A Student’s Smart Microsoft Rebranding Is Better Than The Real Thing

In the wake of Microsoft’s big rebranding, let’s compare it to one concept by a young design student named Andrew Kim.

On August 23rd, Microsoft announced its latest rebranding. It was, shall we say, a little boring. As an interesting contrast, we’re reposting this story about a proposed Microsoft rebranding.–Ed.


Microsoft has had its fair share of problems, but within the last year, the company has undergone something of a transformation. Just last month, Steve Ballmer introduced the new Surface tablet, and initial impressions are fairly positive.

However, Microsoft’s current visual identity–an inconsistent collection of new and old parts–does little to help convey this new direction. “I think the flaw with Microsoft’s rebrands is that they aren’t cohesive,” comments Andrew Kim, a 21-year-old designer who recently reimagined the company’s brand identity during a three-day design charrette. “It feels outdated and has connotations that aren’t helping Windows Phone or Surface.” The Next Microsoft is Kim’s reimagining of the company for the tablet age, and it’s gaining serious traction online.

Over the past 26 years, the Microsoft logo has undergone roughly eight redesigns, but they’ve never deviated from the four-paned window. When the company introduced its new, simplified logo this spring, they positioned it as a radical departure from tradition–new font, new imagery, new color. In reality, says Kim, “the new logo is radical, but does not shed the past.” Furthermore, what works on a Microsoft Office box doesn’t necessarily work for the brand’s rapidly expanding line of products, like XBox and Surface. “Microsoft is showing a progressive vision that was missing in the company for years,” says Kim, and their logo should reflect that progressivity. By clinging to the past, Microsoft is projecting a muddled picture of its new direction.

Instead, Kim proposes something called “the slate,” a parallelogram inspired by the windows of corporate towers (“windows in the metropolis never look like four squares,” he explains). The slate can be adapted for any of Microsoft’s product lines: At its simplest, it’s infilled with constellations and cityscapes. For Office, it becomes more of a banner, riffing off past iterations of Office branding. The idea is to unify the company’s diverse products under one simple, oblique mark.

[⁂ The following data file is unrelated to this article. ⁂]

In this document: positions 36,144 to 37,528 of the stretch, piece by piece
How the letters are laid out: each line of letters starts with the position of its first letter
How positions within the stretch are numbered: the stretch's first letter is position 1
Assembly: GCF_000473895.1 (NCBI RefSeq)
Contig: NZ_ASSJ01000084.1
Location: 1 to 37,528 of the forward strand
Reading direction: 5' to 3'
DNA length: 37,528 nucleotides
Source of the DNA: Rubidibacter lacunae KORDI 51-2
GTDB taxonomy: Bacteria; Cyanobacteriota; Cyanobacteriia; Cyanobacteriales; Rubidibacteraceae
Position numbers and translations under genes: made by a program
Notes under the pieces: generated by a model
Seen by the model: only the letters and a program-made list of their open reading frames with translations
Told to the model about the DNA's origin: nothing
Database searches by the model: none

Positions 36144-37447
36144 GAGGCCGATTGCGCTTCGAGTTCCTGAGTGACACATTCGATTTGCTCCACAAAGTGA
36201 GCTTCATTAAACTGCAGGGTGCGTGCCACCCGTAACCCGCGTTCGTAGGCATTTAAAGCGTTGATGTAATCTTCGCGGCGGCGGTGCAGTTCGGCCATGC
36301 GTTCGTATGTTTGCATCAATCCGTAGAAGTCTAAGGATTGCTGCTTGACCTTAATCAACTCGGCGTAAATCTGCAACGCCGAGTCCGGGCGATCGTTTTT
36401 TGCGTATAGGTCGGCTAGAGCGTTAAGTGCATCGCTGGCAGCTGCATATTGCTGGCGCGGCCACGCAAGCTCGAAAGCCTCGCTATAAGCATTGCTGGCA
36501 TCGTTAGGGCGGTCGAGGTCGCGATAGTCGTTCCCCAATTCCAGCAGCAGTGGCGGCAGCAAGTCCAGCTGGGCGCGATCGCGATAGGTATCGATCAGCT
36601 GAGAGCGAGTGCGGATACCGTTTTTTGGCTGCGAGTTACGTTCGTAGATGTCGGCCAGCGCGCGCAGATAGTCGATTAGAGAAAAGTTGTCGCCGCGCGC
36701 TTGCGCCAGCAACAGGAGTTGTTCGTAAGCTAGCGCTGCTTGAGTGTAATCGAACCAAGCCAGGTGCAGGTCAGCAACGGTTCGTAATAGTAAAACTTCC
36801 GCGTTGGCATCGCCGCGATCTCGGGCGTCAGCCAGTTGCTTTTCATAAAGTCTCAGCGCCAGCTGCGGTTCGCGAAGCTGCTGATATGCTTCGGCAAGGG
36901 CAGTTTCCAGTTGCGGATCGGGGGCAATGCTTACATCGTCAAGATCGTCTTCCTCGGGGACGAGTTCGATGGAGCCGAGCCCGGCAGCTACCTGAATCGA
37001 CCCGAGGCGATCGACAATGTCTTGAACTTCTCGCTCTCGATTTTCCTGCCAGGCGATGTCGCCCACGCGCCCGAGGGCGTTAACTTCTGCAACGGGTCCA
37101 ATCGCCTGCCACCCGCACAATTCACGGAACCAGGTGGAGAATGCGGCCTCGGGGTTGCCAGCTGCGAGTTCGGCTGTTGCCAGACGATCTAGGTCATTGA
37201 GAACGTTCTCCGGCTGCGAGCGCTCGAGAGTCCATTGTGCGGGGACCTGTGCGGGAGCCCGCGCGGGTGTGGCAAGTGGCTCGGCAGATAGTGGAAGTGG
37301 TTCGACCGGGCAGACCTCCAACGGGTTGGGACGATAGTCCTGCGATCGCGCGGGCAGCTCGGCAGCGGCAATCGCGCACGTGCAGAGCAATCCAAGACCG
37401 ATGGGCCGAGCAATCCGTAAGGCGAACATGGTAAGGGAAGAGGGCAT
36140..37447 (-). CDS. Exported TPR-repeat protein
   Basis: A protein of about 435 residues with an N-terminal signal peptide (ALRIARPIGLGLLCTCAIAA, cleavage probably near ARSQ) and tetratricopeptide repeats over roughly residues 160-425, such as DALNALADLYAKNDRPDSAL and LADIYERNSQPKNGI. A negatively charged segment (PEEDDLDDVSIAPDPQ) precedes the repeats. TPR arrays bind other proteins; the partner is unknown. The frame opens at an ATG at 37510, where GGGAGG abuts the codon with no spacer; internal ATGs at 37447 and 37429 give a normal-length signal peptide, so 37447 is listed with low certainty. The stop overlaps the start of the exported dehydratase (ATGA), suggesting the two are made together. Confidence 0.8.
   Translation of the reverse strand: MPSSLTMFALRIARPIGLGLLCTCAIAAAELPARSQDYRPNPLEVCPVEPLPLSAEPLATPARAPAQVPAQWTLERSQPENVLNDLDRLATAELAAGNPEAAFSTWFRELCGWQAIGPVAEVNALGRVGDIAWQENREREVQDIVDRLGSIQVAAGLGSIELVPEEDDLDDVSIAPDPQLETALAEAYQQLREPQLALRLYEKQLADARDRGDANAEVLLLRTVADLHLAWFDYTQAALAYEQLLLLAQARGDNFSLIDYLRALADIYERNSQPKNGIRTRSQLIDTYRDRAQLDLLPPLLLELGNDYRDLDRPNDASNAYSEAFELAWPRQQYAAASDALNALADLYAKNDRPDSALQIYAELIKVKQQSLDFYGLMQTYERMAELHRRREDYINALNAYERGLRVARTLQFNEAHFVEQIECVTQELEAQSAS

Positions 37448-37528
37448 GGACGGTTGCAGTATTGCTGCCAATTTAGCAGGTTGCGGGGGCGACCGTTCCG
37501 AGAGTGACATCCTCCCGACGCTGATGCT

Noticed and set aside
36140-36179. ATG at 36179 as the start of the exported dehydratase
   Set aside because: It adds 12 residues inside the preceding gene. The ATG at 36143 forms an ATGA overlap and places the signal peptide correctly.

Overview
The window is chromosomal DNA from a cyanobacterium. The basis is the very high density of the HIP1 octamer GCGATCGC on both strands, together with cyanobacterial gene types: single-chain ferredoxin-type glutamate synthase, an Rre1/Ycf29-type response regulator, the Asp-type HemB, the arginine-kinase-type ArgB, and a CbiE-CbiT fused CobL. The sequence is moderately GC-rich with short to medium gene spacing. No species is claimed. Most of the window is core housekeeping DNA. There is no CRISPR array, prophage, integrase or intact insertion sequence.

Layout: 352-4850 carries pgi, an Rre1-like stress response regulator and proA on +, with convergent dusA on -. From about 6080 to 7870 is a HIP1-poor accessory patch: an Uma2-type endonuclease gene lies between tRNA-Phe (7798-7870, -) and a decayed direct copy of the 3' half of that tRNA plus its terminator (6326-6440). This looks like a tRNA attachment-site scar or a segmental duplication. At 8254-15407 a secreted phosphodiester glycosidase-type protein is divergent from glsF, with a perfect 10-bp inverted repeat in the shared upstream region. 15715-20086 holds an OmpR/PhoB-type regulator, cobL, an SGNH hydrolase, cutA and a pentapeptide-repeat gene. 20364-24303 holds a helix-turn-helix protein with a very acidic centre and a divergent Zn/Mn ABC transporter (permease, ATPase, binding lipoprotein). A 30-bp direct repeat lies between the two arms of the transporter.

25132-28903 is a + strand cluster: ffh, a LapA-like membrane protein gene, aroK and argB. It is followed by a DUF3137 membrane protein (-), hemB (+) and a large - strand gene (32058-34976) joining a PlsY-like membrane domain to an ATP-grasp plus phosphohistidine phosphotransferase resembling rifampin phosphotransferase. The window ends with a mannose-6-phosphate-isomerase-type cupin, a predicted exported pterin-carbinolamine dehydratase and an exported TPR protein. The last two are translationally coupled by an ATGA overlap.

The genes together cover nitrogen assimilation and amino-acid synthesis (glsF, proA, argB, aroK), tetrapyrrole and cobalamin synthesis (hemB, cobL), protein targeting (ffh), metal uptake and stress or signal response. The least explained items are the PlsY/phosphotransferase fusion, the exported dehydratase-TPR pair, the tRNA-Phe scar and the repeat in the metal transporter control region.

Importantly, the slate lets Metro, Microsoft’s UI design standard, shine. Introduced last year, Metro sets the graphic standards for the company’s tablet and phone interfaces. But Kim points out that the 2012 logo’s forced perspective conflicts with the colorful, simple squares of the Surface UI. The slate, meanwhile, fits in with the flat Metro style perfectly.

Kim has also made tweaks to the Surface UI. One of the main premises of Metro is the shedding of extraneous design “metaphors,” or elements that make the interface look older than it really is–the sliders, buttons, and rasterized textures familiar in Apple products. These metaphors are “skeuomorphic,” meaning that they’re functionally unnecessary, but they make us feel a little more comfortable with new technology (Co.Design wrote about them here). When Microsoft introduced Metro last year, they were adamant about doing away with the drop shadows of yore and “treating pixels as pixels,” hence the poppy, super-graphic look you get on Windows phones. The one problem, explains Kim, is that purely digital UIs can be difficult to read. He’s reintroduced a few metaphors–notably, in the Wallet app–to improve readability. “Functional metaphors aren’t skeuomorphic,” he argues.


Maybe it’s not so surprising that it took an outsider to point out these fairly obvious flaws. Kim had the advantage of working free from the shackles of corporate bureaucracy, and the endless rounds of edits that are every designer’s bane. It’d be interesting to see what Microsoft’s lead designers could come up with, freed from the company’s notoriously rigid management structure. Still, Kim’s work is a preview of how a younger generation of designers will treat today’s hot-button issues, like skeuomorphics. The Next Microsoft is a thoughtful, balanced treatment of a company fraught with history.

So, who’s next? I could think of a presidential campaign or two that might be interested.


About the author

Kelsey Campbell-Dollaghan is Co.Design's deputy editor.